That which has been denominated ‘the triumphal entry’ does immediately follow this account, in both Matthew and Mark, of these two blind men. And what is it that we hear being proclaimed by these multitudes—very likely the same people following Jesus coming out from Jericho—those that were cutting branches and spreading garments in the way for the entering of Jesus into Jerusalem? Would it not be extremely likely that they were crying out in the very same words?

Hosanna to the son of David: Blessed is he that cometh in the name of the Lord: Hosanna in the highest. And when he was come into Jerusalem, all the city was stirred, saying, Who is this? And the multitudes said, This is the prophet, Jesus, from Nazareth of Galilee.             —Matthew 21:9-11   

It is surely not unreasonable, nor necessarily anachronistic, to expect that same group had sounded out the same exclamations in the hearing of these two blind men. Thus they would have heard that this One passing them by was the long expected prophet. They would understand that the cries equally involved ascribing to Him the names of Lord, and thou son of David. Just because they were physically blind is no reason to assume that they were spiritually so. We may not presume that, while destitute of physical sight, they were destitute of spiritual sight. It is abundantly reasonable to imagine that they heard much over their years, perhaps, of sitting by the way side. They may have been fully cognizant of the promises given Israel. They may have been, with old Simeon, looking for the consolation of Israel. They might have heard tell of Anna, a widow of great age. They could have, in some manner, even heard her as she spake of him to all them that were looking for the redemption of Jerusalem.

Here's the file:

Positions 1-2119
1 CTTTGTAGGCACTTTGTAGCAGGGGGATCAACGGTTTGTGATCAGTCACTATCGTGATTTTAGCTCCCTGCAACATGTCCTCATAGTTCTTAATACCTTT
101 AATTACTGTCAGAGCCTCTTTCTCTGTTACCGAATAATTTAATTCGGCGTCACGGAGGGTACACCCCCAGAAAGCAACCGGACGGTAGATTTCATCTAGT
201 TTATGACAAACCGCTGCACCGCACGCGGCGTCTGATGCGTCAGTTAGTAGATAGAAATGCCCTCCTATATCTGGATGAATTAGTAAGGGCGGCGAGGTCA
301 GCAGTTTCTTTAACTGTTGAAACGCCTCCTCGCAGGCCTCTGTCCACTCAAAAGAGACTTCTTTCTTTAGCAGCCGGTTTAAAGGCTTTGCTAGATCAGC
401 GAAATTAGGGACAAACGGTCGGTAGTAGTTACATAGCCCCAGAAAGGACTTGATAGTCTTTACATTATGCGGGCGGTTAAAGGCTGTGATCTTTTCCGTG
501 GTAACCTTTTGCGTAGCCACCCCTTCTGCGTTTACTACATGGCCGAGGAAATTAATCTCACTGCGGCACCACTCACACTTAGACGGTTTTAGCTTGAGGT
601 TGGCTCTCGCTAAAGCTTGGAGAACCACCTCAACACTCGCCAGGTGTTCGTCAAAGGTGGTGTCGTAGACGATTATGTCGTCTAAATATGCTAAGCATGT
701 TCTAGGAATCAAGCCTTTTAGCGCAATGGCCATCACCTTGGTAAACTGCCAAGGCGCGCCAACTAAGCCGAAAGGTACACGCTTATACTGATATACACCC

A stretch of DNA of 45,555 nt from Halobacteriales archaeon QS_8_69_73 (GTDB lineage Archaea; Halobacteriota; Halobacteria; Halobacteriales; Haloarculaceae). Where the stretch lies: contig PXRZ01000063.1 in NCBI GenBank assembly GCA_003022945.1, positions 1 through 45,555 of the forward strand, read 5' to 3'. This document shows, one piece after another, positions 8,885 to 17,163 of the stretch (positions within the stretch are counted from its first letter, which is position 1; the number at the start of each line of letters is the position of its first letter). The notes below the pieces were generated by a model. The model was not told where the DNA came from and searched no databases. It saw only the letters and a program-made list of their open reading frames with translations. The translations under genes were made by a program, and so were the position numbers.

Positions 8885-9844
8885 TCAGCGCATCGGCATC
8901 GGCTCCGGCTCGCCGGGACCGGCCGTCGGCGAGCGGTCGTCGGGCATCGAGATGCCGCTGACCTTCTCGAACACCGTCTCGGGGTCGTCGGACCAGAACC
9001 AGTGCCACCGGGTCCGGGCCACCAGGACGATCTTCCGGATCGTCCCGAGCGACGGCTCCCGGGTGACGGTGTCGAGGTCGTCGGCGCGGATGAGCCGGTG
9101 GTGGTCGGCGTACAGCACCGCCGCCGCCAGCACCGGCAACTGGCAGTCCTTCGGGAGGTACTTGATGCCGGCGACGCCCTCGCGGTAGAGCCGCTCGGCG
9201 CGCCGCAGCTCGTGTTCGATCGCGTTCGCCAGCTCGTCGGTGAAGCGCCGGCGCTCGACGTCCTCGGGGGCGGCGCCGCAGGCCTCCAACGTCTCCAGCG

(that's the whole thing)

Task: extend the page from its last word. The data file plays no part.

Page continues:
These things may have found some root in their minds so that when the Lord passed by, and they heard the cries of the people, these things were brought to the surface so that they realized that this was the One; the Promised One.